There are close to 50,000 merchant ships in the world's oceans they transport 90% of international trade and contribute 2.2 percent of emissions to the atmosphere. That's as much as a large industrialized nation.
But the shipping industry doesn't have any plans to reduce its huge environmental impact and nobody's forcing it to.
The Estrada is a Finnish cargo ship that sails the North Sea six times a week. But it's not just any ship. For the past three years it's been at the center of an experiment aimed at reducing shipping fuel consumption; and those huge cylinders that sit on top of it, known as rotor sails, are the innovation that's making this possible. Thomas risky is the CEO of Norsepower, a Finnish startup that specializes in green technology for the shipping industry. It's the company that built the cylinders.
These are Norsepower rotor sails; so they are producing forward thrust to the ship as mechanical sails and saving in the fuel cost of the ship. It just doesn't look like a sail or like a wing. We can produce the same lift with a lot smaller sail area. So this is the most efficient way to build a sail.
The principle that allows this to work is called the Magnus effect. When wind hits the cylinders they spin really fast. That movement creates a difference in pressure between the front and the rear of each cylinder - which is exactly what happens with airplane wings just on a different axis. So in this case, the pressure differential pushes the ship forward. The end result is that the Estrada uses less fuel than it would without the sails.
The first rotor sails were built in the 1920s but it wasn't until recently that materials became advanced enough to make them economically viable.
How much fuel do you save when these rotor sales are going full power?
In long term average to save roughly 400 tons of fuel per year; That's equaling more than 1,000 tons of co2 emissions per a year. On an average trip how much money do these sales actually save the owners of the ship?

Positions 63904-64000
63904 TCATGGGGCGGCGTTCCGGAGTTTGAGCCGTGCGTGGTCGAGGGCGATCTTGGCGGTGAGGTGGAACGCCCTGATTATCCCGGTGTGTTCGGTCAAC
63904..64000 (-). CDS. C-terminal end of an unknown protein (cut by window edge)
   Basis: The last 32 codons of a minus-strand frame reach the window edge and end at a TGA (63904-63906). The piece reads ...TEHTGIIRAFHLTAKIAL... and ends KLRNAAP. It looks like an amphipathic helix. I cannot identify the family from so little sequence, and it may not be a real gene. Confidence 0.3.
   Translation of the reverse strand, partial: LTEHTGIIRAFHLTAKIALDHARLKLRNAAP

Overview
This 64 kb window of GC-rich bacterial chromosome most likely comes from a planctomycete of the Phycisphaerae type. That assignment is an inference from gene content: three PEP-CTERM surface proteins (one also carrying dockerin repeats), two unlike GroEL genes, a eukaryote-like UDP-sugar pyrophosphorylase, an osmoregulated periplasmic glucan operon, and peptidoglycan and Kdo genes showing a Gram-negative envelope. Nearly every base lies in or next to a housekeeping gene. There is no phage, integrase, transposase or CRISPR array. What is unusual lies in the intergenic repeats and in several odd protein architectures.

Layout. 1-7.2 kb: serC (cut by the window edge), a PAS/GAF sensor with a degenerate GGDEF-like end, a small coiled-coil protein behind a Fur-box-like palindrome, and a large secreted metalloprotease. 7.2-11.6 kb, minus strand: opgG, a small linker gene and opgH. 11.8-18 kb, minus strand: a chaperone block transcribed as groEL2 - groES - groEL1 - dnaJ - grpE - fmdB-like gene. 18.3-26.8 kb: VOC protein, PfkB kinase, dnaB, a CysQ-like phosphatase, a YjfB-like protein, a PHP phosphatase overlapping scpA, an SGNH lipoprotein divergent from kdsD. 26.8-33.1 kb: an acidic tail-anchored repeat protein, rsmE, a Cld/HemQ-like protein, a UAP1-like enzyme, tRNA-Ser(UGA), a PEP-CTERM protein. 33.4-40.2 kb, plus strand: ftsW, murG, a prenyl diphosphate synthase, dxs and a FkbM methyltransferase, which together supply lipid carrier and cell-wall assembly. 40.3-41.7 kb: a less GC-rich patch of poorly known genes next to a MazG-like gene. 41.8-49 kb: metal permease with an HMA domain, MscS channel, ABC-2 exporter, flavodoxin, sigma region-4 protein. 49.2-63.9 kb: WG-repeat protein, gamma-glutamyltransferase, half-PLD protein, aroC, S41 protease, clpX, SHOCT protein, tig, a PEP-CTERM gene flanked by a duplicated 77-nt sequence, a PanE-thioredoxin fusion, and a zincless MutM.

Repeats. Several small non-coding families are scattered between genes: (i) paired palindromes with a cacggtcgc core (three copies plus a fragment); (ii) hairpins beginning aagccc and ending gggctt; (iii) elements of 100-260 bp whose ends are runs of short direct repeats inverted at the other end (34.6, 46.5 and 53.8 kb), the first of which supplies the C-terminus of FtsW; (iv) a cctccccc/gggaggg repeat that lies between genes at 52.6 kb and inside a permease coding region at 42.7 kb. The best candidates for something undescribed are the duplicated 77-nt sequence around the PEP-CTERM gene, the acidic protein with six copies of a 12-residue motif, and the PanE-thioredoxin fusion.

Roughly 400 USD per everyday 400 dollars per day might not sound like a lot for a shipping company; but if you're saving that much every day across an entire fleet it could have a real impact in a business like shipping which has seen huge losses in recent years.
We are for example fitting a tanker owned by Maersk - biggest shipping company of the world in the next year with two pieces of 30-meter rotor sails. So those are huge. These are only 18 meters tall per piece.
Tristan Smith is a low-carbon shipping researcher at University College London.
Could we potentially one day see a ship powered by these rotor sails and biofuels and not have any kind of heavy fuel oil involved at all.
We could do that today. The technology is - I mean this in some ways this is why it's so frustrating to see how slowly things are moving because none of the technology needed to make a zero-emission ship does not exist today in some form. The problem is that the commercial driver to ensure that the investment goes into mature the technologies, just isn't there at the moment. Without clear regulation that says this is how fast we're moving, this is when you're going to meet these standards, and without a very high oil price, there isn't the incentive to move to the alternative solutions.